Here's what the scene represents, The Jungle Cruise Skipper was performing his comedy routine at the local "Saturday Night Comedy Club" in costume when suddenly the Club's TV Network announced a Green Bay Packers game winning touchdown and the crowd went wild. At that point, our Skipper joined the crowd and launched himself into a "Lambeau Leap" into the club's stage
This baby took a little more planning than first thought! The base was easy. The block of tupelo easy.
Scrap pieces for the following; microphone stand, wall sign and a "brick wall" easy right!
The brick wall made me think a little.  
To save from buying a large chunk of clear wood for the wall, I went with another base. I simply cut off the routered edging, fit it to the base, scribed the bricks and voila... a wall!
I really didn't want the wall to take longer to carve than the figure. So I kept the amount of brick breakage to just enough to show he broke through the wall.
In the photo below you'll notice the small piece I added to the "wall" to show some busted out bricks.
(The wall will be glued and screwed to the base.)
The more important issue I had to deal with is that I had to place the figure onto the wall so it would be strong enough not to be knocked off the wall over time.
Below is the mic stand base, "Saturday Night Live" Sign and the cassette tape.
With all the pieces started now for the main character.

I planned to "pin" his right foot to the stage and have his left foot raised as if he just landed on the wall. In the photo below his butt has not yet been cut in at his back side to "fit" into several bricks of the wall.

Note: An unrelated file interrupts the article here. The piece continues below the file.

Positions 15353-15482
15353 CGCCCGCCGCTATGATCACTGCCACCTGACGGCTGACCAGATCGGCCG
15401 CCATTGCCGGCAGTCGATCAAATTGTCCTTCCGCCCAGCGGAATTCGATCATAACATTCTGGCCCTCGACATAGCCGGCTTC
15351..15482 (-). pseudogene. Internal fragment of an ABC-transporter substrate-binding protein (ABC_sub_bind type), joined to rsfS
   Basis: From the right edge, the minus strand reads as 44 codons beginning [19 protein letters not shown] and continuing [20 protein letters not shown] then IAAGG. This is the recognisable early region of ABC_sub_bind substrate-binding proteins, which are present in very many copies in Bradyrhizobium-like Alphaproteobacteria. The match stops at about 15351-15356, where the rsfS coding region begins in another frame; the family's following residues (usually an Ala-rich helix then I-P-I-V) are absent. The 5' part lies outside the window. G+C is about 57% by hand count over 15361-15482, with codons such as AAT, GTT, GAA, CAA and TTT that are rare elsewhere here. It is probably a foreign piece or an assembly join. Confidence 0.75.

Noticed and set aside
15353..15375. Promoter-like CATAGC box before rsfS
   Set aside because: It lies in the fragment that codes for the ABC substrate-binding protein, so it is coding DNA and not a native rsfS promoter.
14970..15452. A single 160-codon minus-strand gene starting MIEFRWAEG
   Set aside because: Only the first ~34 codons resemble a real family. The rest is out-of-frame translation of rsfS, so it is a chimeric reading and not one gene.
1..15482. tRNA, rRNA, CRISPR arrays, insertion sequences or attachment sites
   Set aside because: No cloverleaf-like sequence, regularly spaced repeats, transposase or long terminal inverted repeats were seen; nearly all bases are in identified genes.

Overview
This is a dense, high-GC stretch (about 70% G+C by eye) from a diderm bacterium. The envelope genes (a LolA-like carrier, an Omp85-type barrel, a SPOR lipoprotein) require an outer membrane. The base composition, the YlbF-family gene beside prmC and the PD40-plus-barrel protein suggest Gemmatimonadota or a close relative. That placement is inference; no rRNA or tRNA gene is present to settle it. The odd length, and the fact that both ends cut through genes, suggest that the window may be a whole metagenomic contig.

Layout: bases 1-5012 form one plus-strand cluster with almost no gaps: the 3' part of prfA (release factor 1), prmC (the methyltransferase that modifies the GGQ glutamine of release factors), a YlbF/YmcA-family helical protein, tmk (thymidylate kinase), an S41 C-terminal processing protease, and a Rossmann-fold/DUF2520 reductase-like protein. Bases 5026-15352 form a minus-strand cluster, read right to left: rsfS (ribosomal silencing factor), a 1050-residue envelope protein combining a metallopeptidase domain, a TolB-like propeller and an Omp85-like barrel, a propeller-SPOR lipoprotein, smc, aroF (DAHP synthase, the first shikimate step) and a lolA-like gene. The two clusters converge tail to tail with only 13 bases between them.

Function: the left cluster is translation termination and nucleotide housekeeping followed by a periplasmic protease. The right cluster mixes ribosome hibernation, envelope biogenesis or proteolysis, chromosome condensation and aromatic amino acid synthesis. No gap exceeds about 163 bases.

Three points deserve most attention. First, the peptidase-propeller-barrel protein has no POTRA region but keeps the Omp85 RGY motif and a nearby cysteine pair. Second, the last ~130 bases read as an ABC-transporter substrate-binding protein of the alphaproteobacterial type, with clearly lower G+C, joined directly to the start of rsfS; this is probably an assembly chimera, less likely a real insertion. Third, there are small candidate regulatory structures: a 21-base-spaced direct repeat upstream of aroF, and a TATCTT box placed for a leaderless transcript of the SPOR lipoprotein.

Below, after reducing his body, his head just didn't make it. It's too small!
So, off with his head!

I decided to try something that most character carvers do for a number of reasons, They carve the head separate from the body. They use a stem to fit into the chest and in many cases they do not secure the head so it can be moved into various positions. I decided to glue this one in place.
Of course (below) you see his head fits but I also had to do a little "surgery" where I cut too much of his right underarm away.
With just about all of my mistakes corrected let's begin the final stretch of this piece.

Can't forget the "Cheese head!
Oh, making the holes in the cheese was simple... painting the holes another story!
OK, mic, his body, boots, head, cheese head etc. all finished with a fine burr and rubbed for sealing.
Three cuts in his butt to fit to the bricks were added to settle him into the wall. Then, he will be screwed through the wall into his back side.
The mic stand and bricks are ready. (Of course, there must be some broken bricks that fell when he leaped onto the wall!)
Finally, sealed and waiting for painting. (On the sole of his right boot you can see the dowel hole for the pin that will secure him to the stage.)

The rear of the wall with the broken bricks on the floor. You can just about make out the hole for the screw that is securing him to the wall.

The "Awesome Mix Vol. 1" tape.
Naw, I didn't light the sign!

There had to be a mic cord! I used telephone gauge rubber coated wire pushed into his mic and secured in the block on the floor. The mic stand has a wood base, a coat hanger wire and a small round ferrule (if you will) for the height adjustment.

Costume checks out... and of course the name tag!
At last, "The Lambeau Leap... With a Twist!"